The last day of 2018 I went tromping through the wilds of suburban creeks that divide backyards and subdivisions; carrying water, and waste out to the ocean. The area surrounding these small bands of water vary in size and the extent of the reclaimed wilderness. Through them birds build nests, deer create trails, and teens leave traces of their tiny rebellions.
The day was warm, for December, 40 degrees, and rainy. My sneakers sunk in the mud as I wound around plants confused by climate change. It was my goal, my hope, to find a shed antler. The internet had reported that the bucks here start shedding their antlers in December, so I set out wandering around the places I had seen deer before. It was by quieting to my core, scanning the trees and ground that I was able to find those small winding paths that took me past the tell tale signs of their presence: trees stripped of bark, piles of droppings, and matted grass where these gorgeous beasts rest.
I left some apples, too mealy for my own palate (I never made that apple pie I schemed a month ago), but hopefully tantalizing to these animals who can no longer raid backyard gardens. The practice of leaving offerings in these wooded areas is a habit of mine. There is a place along the creek I like to sit and write and stare at the sky. There I pick up bottles and other debris, I journal, note the growth of ivy, leave fruit, and sometimes find a deer staring at me. The exchange always feels mutual – I leave the creek, whether deer are seen or not, calmer and more centered. Each time I come back there is no sign that fruit has been left, or that someone picks up soda cans. It feels symbiotic, it feels right.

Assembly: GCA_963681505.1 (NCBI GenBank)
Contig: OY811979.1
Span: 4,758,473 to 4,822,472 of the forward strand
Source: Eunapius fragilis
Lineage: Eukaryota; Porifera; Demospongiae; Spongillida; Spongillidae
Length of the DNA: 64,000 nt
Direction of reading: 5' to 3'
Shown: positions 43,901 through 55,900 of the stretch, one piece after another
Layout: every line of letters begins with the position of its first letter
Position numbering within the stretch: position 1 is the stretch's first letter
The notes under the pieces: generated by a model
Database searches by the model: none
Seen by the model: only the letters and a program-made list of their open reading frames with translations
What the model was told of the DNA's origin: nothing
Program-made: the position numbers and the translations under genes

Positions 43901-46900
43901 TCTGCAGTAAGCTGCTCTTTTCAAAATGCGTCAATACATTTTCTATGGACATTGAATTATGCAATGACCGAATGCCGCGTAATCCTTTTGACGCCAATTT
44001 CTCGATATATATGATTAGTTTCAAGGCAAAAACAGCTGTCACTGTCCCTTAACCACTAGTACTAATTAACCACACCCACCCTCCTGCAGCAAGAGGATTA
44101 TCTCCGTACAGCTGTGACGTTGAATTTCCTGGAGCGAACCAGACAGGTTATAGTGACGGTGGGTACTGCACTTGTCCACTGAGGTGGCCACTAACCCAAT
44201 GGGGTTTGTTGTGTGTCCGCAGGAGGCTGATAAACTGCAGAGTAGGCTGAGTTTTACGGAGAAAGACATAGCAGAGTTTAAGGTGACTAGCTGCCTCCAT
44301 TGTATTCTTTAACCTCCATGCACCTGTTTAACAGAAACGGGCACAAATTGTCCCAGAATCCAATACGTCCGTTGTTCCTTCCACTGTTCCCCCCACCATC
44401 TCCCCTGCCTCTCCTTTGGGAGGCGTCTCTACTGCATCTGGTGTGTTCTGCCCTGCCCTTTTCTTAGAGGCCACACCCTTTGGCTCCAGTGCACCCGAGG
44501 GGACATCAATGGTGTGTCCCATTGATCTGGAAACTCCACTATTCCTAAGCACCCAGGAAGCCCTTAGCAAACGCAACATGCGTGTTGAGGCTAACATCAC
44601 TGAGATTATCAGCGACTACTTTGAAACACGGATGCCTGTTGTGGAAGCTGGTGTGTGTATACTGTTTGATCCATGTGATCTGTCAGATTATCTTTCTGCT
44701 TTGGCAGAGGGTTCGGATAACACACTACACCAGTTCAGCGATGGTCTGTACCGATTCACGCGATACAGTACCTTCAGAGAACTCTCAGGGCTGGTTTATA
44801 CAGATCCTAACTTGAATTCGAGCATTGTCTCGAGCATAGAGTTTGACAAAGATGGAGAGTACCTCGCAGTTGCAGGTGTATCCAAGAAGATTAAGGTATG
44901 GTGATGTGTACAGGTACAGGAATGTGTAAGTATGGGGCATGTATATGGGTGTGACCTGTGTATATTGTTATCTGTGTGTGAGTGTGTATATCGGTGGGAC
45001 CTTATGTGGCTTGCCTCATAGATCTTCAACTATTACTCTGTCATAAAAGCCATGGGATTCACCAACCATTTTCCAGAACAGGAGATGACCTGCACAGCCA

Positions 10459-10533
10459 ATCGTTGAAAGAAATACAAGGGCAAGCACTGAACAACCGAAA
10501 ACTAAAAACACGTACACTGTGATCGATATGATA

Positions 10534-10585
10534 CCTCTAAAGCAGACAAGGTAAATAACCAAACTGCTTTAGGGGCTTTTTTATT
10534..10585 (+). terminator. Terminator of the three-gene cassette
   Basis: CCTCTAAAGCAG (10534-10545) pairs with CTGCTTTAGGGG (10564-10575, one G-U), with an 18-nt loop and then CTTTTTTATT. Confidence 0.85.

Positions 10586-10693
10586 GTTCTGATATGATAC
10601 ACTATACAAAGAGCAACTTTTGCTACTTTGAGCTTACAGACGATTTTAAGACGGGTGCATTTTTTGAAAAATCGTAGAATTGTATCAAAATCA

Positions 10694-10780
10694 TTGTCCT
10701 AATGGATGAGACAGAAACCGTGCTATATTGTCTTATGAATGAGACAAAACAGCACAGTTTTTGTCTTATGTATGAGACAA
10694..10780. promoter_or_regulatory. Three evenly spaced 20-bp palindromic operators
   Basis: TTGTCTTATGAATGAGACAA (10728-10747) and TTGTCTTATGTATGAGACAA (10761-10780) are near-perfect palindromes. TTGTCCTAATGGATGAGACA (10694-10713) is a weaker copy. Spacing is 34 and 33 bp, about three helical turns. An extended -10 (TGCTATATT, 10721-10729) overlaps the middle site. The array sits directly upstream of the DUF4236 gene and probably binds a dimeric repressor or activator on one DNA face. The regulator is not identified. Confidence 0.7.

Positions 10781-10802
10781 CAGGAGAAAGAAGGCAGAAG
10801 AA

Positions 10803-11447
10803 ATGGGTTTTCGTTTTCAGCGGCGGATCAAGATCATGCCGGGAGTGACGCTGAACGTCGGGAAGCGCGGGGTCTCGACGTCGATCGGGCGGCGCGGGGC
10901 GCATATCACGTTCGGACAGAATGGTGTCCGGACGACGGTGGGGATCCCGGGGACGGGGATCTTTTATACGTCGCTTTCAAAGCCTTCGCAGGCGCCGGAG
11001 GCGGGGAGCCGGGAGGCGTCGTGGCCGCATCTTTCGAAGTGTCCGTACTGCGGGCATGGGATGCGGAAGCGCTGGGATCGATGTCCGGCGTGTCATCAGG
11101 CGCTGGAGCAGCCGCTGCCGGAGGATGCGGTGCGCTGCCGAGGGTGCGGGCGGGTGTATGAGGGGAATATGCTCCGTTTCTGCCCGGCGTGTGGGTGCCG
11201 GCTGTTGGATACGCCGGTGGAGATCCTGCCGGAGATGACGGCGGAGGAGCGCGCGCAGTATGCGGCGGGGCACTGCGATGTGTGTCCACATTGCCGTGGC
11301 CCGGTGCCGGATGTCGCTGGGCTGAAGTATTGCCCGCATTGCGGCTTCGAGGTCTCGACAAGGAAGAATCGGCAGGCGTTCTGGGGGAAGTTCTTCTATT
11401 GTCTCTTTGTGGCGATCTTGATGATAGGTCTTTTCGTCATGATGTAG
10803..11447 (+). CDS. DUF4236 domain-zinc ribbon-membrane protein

Half way through that December walk I wondered if I would actually see a shed antler. Without the context of a buck’s head, did I have a chance? I had no idea what to look for, beyond what the internet suggested. Suddenly all the deer I had seen in the wild, and all those mounted heads in family rec-rooms challenged my confidence. By the time I had walked a three mile loop of woods and homes and roads I came to terms with the fact I wouldn’t see a deer, or antler, and that perhaps my quest needed some grounding. Why did I go searching in the first place?
I’ve been a beachcomber since a child, so even though I eschew animal products when I can, my altars and offices are littered with seashells. These exoskeletons remind me of the crash of the ocean, the taste of salt, and the feeling of calm I have when facing something so big and so primal. At first I thought of a shed antler in much the same way – something left behind, and no longer needed by a creature I admire. And maybe it is, and maybe it is more rooted in the very exploitive way my species (and specifically white North American folk) can end up demanding something from the the earth and its inhabitants without serious thought. Just because I want a thing, doesn’t mean I get a thing.
I went back near the same spot today, this time the ground was covered in snow. I found another Deer Trail, slender, suggesting grace and conserved effort. They don’t want to be found, they want to meld into the drifts. Fat birds rolled around in the snow disturbing the pristine visage but deer everyone else seemed tucked out of view. Maybe they are waiting for those clumps of snow to fall from overhead branches, and winter to ease from piles of white back to a muddy gray, revealing what plants snow could not deter.
The scene was so quiet – I couldn’t find a spot to sit so instead I stood surrounded by trees and stillness and cold. It was a gift. I didn’t think about the antlers. I was happy enough to see hoof prints in the snow, and wonder when I could leave a new pile of fruit.